To predict whether a patient sample represented AR-active or NE prostate cancer, or a combination of both, the researchers developed two computational models. First, they created a probabilistic model called ctdPheno to classify the two subtypes of prostate cancer in an individual plasma sample. However, a given sample often has a mixture of AR-active and NE prostate cancers. To address this, the researchers created an analytic model to estimate the proportions of each prostate cancer subtypes in a single plasma sample. They validated this model, called Keraon, on plasma samples obtained from three prostate cancer patient cohorts. They found that Keraon achieved 97% accuracy for dominant phenotypes, and 87% accuracy for mixed clinical phenotypes. (In ancient Greek mythology, Keraon, or Mixer, is a demi-god of wine mixing.)

The results from this study suggest that analysis of patient-derived ctDNA provides comparable results with the current diagnostic tool of performing immunohistochemistry or transcriptomic profiling on tissue obtained from needle-based biopsies. “We are now trying to determine if these ctDNA approaches can ultimately serve as predictive biomarkers for specific therapies in prostate cancer, including AR-signaling inhibitors and degraders, as well as recently approved treatments such as PSMA-radioligand therapy (Lutetium-177 PSMA-617),” said Dr. Ha. This is a promising sign for patients and the field of precision oncology. In the future, diagnoses from blood-based “liquid biopsies” may replace invasive needle-based biopsies.

This work was supported by the Pacific Northwest Prostate Cancer SPORE (NIH/NCI), Department of Defense Prostate Cancer Research, NIH Director’s New Innovator Award (DP2), NCI Informatics Technology for Cancer Research (ITCR) algorithm development grant (R21), Brotman Baty Institute for Precision Medicine, and the V Foundation. Researchers also received support from the Prostate Cancer Foundation, Institute for Prostate Cancer Research, Fund for Innovation in Cancer Informatics, Doris Duke Charitable Foundation, Safeway Foundation, Wong Family Awards, Dana-Farber Cancer Institute, H.L. Snyder Medical Research Foundation, Cutler Family Foundation, Claudia Adams Barr Program, American Society of Clinical Oncology, Kure It Cancer Research Foundation, and PhRMA Foundation.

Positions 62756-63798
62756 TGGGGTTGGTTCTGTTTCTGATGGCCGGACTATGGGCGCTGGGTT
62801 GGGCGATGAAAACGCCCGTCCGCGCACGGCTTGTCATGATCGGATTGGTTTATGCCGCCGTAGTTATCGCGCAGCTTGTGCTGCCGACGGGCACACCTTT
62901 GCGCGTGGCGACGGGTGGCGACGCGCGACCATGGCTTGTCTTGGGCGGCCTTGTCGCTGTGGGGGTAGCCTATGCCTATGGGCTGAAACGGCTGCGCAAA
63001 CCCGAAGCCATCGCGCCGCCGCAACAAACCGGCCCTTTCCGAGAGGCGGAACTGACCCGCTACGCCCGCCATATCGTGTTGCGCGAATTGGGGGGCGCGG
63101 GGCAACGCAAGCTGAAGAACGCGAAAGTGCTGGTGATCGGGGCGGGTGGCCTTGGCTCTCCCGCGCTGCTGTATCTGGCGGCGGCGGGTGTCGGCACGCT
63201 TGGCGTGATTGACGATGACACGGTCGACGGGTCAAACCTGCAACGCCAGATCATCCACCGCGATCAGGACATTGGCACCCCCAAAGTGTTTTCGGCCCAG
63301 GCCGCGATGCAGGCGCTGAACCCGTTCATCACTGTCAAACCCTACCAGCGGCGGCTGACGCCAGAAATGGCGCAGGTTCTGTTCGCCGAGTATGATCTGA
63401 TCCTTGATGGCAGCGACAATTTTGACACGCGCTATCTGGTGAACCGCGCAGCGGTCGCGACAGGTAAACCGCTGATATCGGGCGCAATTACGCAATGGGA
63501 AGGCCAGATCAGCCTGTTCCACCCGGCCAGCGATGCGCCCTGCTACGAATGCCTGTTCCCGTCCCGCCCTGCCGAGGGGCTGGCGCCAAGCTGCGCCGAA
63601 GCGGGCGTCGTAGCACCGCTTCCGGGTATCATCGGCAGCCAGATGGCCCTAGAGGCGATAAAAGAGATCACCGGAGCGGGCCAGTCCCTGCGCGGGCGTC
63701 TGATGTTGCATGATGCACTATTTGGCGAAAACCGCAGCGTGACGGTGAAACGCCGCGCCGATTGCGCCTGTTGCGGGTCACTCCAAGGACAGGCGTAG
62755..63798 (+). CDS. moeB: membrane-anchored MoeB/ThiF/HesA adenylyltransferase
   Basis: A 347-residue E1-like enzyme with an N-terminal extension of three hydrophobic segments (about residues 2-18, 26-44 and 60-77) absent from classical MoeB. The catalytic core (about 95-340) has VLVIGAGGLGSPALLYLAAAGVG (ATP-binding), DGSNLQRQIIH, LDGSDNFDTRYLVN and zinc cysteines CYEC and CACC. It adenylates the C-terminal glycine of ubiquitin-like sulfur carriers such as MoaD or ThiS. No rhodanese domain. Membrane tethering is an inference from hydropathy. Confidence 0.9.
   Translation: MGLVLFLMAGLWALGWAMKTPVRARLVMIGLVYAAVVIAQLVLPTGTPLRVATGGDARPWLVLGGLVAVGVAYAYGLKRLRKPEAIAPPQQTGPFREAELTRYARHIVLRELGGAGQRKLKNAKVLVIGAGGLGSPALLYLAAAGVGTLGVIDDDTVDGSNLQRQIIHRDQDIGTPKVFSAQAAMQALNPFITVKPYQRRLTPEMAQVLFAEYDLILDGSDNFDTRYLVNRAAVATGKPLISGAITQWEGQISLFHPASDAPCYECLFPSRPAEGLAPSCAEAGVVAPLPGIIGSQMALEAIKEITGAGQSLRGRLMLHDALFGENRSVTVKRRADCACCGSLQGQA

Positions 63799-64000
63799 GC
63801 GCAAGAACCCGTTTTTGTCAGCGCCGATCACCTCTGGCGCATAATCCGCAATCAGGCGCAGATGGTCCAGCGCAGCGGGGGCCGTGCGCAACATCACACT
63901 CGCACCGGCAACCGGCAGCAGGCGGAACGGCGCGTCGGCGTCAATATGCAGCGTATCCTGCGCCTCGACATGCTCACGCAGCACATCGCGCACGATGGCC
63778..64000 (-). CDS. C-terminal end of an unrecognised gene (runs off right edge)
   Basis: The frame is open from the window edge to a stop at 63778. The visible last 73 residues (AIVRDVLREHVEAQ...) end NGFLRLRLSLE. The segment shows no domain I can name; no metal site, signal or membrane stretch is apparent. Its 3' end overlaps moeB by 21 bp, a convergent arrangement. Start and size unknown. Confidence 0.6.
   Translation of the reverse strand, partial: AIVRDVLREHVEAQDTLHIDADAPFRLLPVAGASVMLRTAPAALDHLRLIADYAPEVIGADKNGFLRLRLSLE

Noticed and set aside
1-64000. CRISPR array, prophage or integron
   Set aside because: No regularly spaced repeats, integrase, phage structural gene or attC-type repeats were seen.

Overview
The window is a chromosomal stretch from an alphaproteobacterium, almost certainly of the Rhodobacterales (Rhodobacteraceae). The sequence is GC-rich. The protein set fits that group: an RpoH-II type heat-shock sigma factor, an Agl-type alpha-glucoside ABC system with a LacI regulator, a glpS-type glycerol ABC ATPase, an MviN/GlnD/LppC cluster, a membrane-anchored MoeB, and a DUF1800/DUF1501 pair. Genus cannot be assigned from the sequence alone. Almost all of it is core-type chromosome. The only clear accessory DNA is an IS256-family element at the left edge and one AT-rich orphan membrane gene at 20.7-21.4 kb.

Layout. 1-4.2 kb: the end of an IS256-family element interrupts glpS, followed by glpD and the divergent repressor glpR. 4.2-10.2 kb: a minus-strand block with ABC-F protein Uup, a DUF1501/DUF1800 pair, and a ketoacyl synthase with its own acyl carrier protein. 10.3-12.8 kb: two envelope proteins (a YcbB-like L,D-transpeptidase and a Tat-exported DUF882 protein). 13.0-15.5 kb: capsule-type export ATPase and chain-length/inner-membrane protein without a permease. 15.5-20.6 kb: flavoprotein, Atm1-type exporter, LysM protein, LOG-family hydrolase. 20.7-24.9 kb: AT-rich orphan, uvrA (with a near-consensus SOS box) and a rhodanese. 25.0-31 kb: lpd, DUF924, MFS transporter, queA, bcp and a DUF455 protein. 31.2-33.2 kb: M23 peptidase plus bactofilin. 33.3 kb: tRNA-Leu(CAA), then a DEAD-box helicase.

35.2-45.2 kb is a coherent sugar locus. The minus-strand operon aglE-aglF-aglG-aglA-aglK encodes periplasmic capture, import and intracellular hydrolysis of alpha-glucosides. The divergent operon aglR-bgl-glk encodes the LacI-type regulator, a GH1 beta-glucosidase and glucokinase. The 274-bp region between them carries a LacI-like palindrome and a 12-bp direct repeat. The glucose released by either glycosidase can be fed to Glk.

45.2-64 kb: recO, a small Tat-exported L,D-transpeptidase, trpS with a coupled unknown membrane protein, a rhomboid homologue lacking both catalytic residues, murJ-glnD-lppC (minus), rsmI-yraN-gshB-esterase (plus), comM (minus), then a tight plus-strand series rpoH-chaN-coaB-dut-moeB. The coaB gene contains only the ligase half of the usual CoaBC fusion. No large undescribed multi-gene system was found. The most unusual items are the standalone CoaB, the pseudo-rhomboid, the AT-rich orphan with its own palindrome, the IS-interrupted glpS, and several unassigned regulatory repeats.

Fred Hutch/University of Washington/Seattle Children's Cancer Consortium members Jay Sarthy, Colin Pritchard, Colm Morrissey, R. Bruce Montgomery, Eva Corey, Steve Henikoff, Pete Nelson, and Gavin Ha contributed to this work.

De Sarkar N, Patton RD, Doebley AL, Hanratty B, Adil M, Kreitzman AJ, Sarthy JF, Ko M, Brahma S, Meers MP, Janssens DH, Ang LS, Coleman IM, Bose A, Dumpit RF, Lucas JM, Nunez TA, Nguyen HM, McClure HM, Pritchard CC, Schweizer MT, Morrissey C, Choudhury AD, Baca SC, Berchuck JE, Freedman ML, Ahmad K, Haffner MC, Montgomery RB, Corey E, Henikoff S, Nelson PS, Ha G. 2023. Nucleosome Patterns in Circulating Tumor DNA Reveal Transcriptional Regulation of Advanced Prostate Cancer Phenotypes. Cancer Discovery. 13(3):632-653.